From the first to the last terras pretas: changes in cultural behaviour and terra preta formation in the Upper Madeira river, SW Amazonia
Terras pretas (TPs) are arguably the most visible and widespread artefacts of pre-Colonial occupations in Amazonia. Accumulated as the result of waste management practices by at least partly-sedentary populations, they are seen to mark the beginnings of landscape domestication and more agricultural-based societies starting ca. 3000 BP. On the bluffs of the Upper Madeira river, exceptionally early TP deposits were found dating more than 3000 years before TP sites in the rest of the basin. While differing substantially from later TPs in the same region in terms of composition and depositional context, some have linked these early TPs to manioc agriculture; however, the cultural behaviours and degrees of intentionality that formed these first dark earths are little understood, and mounting evidence suggests manioc domestication occurred long before TP sites appeared. We discuss recent archaeological and archaeobotanical investigations at Teotônio site (Porto Velho, Rondônia) which has pre-ceramic TP occupations dating from ca. 6500 cal. BP, followed by ceramic TP occupations (3000–500 BP), and where a super-abundance of riverine resources made it an important geographical and social landmark throughout history. We documented plant resource use and environment at Teotônio to better understand the different cultural behaviours involved in TP formation over time.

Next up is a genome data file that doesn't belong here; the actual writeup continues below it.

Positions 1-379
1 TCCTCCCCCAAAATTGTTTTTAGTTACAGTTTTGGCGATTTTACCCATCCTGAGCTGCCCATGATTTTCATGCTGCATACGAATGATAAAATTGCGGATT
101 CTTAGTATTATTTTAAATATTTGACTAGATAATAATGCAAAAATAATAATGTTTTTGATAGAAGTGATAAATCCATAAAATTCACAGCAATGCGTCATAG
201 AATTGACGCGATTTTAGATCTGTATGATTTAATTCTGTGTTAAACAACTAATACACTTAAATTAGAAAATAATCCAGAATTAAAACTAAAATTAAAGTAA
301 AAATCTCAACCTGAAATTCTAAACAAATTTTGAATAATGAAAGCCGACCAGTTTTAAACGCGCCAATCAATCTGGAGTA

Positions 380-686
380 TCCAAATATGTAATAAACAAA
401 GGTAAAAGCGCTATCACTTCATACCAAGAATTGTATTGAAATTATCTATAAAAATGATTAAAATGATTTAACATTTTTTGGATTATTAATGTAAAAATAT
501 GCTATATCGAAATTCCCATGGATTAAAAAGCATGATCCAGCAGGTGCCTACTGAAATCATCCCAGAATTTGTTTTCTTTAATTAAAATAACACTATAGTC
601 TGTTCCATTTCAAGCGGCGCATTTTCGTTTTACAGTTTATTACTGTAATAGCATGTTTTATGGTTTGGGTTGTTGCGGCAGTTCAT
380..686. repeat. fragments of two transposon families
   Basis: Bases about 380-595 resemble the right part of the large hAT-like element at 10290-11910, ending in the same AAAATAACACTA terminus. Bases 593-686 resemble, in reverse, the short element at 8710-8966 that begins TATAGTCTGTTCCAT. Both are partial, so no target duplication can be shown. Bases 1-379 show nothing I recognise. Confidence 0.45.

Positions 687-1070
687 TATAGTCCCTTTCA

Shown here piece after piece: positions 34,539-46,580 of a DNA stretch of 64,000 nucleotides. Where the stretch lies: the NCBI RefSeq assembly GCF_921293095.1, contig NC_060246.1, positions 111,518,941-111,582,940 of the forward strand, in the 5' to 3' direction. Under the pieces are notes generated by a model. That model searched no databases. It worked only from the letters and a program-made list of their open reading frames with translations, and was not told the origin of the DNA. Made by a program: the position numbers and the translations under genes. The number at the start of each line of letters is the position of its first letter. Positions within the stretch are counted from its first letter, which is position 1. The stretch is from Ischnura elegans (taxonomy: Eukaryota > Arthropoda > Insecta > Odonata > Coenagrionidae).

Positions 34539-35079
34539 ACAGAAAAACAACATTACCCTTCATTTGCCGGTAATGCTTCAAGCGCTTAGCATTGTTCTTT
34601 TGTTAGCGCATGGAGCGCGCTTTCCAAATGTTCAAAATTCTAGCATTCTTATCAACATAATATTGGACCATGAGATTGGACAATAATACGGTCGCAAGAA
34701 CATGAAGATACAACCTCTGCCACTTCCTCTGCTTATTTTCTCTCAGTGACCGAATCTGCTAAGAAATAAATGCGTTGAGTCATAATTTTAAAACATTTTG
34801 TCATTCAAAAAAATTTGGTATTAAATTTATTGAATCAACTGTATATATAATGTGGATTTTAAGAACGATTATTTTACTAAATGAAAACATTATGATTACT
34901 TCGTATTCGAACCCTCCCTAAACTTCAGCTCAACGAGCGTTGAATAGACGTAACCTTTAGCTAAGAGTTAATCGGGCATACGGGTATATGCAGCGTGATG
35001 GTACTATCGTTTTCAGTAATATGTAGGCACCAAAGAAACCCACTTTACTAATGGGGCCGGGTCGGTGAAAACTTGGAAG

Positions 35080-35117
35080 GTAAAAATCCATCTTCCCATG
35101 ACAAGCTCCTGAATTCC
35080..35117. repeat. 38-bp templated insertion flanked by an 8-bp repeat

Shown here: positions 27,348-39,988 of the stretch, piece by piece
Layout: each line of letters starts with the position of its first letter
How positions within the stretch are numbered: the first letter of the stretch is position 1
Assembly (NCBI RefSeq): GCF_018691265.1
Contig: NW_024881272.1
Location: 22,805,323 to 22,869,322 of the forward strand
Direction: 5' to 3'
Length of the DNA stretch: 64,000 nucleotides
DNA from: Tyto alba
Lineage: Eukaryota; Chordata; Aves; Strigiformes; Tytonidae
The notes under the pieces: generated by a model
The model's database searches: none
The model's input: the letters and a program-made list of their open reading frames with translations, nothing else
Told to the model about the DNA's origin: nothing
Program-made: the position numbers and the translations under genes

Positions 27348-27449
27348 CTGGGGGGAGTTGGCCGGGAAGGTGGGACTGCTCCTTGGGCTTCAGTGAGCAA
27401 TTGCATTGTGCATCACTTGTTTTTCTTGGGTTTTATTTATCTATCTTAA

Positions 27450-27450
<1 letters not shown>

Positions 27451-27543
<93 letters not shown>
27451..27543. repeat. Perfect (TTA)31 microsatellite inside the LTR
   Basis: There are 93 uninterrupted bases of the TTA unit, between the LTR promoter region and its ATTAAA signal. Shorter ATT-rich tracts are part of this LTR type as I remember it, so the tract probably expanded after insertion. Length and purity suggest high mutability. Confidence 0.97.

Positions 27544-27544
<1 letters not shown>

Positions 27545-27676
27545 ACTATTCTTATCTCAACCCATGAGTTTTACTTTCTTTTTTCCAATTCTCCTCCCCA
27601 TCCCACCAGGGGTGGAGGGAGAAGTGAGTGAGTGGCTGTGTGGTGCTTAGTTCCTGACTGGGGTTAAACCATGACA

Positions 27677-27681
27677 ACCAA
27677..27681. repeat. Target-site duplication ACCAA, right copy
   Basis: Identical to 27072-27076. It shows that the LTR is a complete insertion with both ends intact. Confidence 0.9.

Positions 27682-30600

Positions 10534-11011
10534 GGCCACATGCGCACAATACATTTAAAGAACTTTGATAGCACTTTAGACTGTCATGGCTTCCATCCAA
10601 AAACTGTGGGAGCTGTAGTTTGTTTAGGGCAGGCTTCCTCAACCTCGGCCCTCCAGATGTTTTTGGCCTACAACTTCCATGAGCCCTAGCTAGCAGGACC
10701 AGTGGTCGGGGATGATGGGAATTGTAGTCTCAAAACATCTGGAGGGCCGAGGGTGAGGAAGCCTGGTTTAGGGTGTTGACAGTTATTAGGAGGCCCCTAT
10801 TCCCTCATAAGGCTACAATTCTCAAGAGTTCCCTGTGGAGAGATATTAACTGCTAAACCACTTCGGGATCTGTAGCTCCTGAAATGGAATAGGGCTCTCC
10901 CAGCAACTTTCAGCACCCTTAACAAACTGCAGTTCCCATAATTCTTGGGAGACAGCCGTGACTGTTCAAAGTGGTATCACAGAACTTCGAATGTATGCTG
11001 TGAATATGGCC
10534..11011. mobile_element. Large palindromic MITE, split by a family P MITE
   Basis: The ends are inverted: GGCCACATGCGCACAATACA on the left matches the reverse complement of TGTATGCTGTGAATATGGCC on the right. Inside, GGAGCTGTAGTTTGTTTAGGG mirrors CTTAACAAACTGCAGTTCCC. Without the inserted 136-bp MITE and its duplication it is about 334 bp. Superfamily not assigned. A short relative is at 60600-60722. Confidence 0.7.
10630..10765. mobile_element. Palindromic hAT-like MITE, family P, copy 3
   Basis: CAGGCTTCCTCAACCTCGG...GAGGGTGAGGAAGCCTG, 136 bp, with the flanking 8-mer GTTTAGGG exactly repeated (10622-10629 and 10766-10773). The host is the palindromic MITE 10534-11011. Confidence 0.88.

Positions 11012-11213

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From the first to the last terras pretas: changes in cultural behaviour and terra preta formation in the Upper Madeira river, SW Amazonia. Jennifer Watling, Eduardo Góes Neves, Guilherme Mongeló, Thiago Kater. Presented at The 81st Annual Meeting of the Society for American Archaeology, Vancouver, British Columbia. 2017 ( tDAR id: 429499)
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min long: -93.691; min lat: -56.945 ; max long: -31.113; max lat: 18.48 ;
Abstract Id(s): 15173